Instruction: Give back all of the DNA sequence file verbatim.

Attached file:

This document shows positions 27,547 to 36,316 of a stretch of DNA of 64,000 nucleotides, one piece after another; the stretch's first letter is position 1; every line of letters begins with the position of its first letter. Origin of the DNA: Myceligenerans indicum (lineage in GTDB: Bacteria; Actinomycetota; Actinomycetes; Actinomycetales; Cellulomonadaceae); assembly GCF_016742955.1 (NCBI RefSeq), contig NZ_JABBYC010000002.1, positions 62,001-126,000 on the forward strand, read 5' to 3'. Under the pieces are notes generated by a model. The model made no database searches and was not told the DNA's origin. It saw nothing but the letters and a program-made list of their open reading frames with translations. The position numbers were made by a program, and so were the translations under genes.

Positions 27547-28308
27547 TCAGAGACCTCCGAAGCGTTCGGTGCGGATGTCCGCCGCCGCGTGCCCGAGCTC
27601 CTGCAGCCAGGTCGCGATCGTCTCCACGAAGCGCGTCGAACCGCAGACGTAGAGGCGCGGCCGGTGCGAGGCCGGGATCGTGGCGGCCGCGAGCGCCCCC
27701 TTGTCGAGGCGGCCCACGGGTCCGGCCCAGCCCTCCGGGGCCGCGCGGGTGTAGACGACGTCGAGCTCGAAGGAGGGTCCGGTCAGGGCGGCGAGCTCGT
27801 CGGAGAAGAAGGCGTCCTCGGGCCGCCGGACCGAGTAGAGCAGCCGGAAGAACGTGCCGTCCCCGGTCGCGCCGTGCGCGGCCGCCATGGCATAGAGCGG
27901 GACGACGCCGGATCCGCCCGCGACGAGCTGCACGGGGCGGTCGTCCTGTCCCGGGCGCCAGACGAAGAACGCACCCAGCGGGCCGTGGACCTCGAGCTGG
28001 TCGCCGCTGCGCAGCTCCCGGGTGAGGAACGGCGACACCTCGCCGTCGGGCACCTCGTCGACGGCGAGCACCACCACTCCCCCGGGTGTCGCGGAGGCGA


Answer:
This document shows positions 27,547 to 36,316 of a stretch of DNA of 64,000 nucleotides, one piece after another; the stretch's first letter is position 1; every line of letters begins with the position of its first letter. Origin of the DNA: Myceligenerans indicum (lineage in GTDB: Bacteria; Actinomycetota; Actinomycetes; Actinomycetales; Cellulomonadaceae); assembly GCF_016742955.1 (NCBI RefSeq), contig NZ_JABBYC010000002.1, positions 62,001-126,000 on the forward strand, read 5' to 3'. Under the pieces are notes generated by a model. The model made no database searches and was not told the DNA's origin. It saw nothing but the letters and a program-made list of their open reading frames with translations. The position numbers were made by a program, and so were the translations under genes.

Positions 27547-28308
27547 TCAGAGACCTCCGAAGCGTTCGGTGCGGATGTCCGCCGCCGCGTGCCCGAGCTC
27601 CTGCAGCCAGGTCGCGATCGTCTCCACGAAGCGCGTCGAACCGCAGACGTAGAGGCGCGGCCGGTGCGAGGCCGGGATCGTGGCGGCCGCGAGCGCCCCC
27701 TTGTCGAGGCGGCCCACGGGTCCGGCCCAGCCCTCCGGGGCCGCGCGGGTGTAGACGACGTCGAGCTCGAAGGAGGGTCCGGTCAGGGCGGCGAGCTCGT
27801 CGGAGAAGAAGGCGTCCTCGGGCCGCCGGACCGAGTAGAGCAGCCGGAAGAACGTGCCGTCCCCGGTCGCGCCGTGCGCGGCCGCCATGGCATAGAGCGG
27901 GACGACGCCGGATCCGCCCGCGACGAGCTGCACGGGGCGGTCGTCCTGTCCCGGGCGCCAGACGAAGAACGCACCCAGCGGGCCGTGGACCTCGAGCTGG
28001 TCGCCGCTGCGCAGCTCCCGGGTGAGGAACGGCGACACCTCGCCGTCGGGCACCTCGTCGACGGCGAGCACCACCACTCCCCCGGGTGTCGCGGAGGCGA